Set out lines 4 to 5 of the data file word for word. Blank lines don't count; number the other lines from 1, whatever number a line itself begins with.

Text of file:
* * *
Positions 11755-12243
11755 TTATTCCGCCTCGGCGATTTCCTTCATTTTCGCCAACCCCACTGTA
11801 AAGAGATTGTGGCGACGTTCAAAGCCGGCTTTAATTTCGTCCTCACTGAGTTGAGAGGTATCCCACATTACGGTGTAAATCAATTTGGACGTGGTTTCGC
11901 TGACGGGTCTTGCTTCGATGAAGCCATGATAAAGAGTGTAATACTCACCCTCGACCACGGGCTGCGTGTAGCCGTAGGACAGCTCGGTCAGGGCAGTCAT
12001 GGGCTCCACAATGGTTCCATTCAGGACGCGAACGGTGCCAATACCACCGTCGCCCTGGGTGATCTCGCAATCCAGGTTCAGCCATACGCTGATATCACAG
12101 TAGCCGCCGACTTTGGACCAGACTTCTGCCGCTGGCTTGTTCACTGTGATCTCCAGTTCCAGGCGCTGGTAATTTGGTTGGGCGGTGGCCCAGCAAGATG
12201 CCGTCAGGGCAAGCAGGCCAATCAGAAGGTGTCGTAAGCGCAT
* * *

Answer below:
11901 TGACGGGTCTTGCTTCGATGAAGCCATGATAAAGAGTGTAATACTCACCCTCGACCACGGGCTGCGTGTAGCCGTAGGACAGCTCGGTCAGGGCAGTCAT
12001 GGGCTCCACAATGGTTCCATTCAGGACGCGAACGGTGCCAATACCACCGTCGCCCTGGGTGATCTCGCAATCCAGGTTCAGCCATACGCTGATATCACAG